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Inhaled Insulin

Effects

Several studies have looked at the effects of inhaled insulin on type 1 and type 2 diabetes, especially with regards to hemoglobin A1c and fasting blood glucose.
 
Hemoglobin A1c
Hemoglobin A1c (HbA1c) is a test used to measure long-term control of blood sugar. For people without diabetes, HbA1c results are usually less than 6 percent, while people with diabetes usually have higher levels. People with diabetes who have better control over their blood sugar have lower HbA1c levels. In one study of people with type 2 diabetes taking inhaled insulin, HbA1c levels dropped by 4 percent, while people taking oral medications for diabetes decreased their HbA1c levels by only 0.2 percent. In studies on type 1 diabetes, people taking inhaled insulin and people taking regular, injectable insulin showed similar decreases in HbA1c levels.
 
Fasting Blood Glucose
Fasting blood glucose (blood sugar levels before a meal) are another good way to evaluate diabetes medications. Inhaled insulin has been shown to lower fasting blood glucose more than oral diabetes medications (in people with type 2 diabetes) or regular injectable insulin (in people with type 1 diabetes).
 

When and How to Take Inhaled Insulin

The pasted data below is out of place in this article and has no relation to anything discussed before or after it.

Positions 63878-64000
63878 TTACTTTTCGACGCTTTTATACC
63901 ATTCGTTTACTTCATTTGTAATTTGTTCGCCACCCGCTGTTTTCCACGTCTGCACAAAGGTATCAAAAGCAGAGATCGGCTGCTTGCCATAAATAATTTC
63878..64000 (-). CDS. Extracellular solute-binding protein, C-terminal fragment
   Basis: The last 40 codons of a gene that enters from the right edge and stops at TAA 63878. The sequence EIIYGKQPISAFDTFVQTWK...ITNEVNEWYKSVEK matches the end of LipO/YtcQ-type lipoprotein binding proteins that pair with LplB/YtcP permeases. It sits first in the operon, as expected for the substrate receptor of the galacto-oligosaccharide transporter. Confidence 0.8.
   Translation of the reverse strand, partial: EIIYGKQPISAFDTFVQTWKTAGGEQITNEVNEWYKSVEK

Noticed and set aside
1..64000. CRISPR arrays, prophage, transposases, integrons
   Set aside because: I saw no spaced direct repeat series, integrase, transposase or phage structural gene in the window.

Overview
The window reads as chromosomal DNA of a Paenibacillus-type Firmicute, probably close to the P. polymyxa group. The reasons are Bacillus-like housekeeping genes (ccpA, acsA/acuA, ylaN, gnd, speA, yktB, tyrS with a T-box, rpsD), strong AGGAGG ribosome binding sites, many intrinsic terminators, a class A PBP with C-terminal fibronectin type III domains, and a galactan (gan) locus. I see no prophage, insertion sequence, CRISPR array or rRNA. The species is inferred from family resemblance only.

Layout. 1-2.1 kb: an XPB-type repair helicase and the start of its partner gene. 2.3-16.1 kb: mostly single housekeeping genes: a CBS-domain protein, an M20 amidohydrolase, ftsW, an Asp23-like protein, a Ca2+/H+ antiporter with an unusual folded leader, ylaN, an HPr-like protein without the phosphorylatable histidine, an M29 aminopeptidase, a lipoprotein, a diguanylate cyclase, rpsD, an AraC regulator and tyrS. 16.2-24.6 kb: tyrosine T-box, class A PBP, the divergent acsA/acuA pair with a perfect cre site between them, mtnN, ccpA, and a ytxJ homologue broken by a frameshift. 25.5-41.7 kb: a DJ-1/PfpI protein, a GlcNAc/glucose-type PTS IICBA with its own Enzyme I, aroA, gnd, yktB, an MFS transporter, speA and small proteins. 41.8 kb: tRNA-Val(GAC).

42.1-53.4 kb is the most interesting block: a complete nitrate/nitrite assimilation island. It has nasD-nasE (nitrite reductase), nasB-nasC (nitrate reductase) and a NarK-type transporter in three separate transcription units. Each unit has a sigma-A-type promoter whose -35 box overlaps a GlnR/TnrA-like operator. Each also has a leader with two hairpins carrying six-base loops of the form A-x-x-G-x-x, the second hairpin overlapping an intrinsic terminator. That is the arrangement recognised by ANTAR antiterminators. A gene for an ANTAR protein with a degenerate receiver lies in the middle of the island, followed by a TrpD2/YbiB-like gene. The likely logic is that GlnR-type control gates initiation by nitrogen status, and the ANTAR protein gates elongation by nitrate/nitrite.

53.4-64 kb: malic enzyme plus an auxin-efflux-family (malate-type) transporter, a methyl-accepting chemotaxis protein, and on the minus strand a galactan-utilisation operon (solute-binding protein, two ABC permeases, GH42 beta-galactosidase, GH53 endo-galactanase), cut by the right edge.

General considerations for when and how to take the medication include the following:
 
  • Inhaled insulin comes in blister packets that contain the powder. These packets must be used in the inhaler.
     
  • Several steps are involved in using the inhaler. Your inhaler will come with detailed instructions. Make sure that your healthcare provider shows you exactly how to use it.
     
  • You will inhale the powder into your lungs by breathing it in with a normal breath and then holding your breath for five seconds.
     
  • This medication works quickly; you should take it within 10 minutes before a meal. Taking it more than 10 minutes before a meal could increase your chance of low blood sugar (hypoglycemia). If you skip a meal, you should also skip that dose.
     
  • You may need to use more than one blister packet in order to get the right dose. However, three 1-mg blisters do not equal one 3-mg blister (in studies, people who used three 1-mg blisters absorbed more insulin than people who used one 3-mg blister). Unfortunately, inhaled insulin comes in packages with both 1-mg and 3-mg blisters (you cannot buy them separately at this time), and you may have extra blisters that you cannot use.
     
  • For the medication to work properly, it must be used as prescribed. It will not work if you stop using it.
     
7 Signs of High Blood Sugar

Inhaled Insulin (Exubera)

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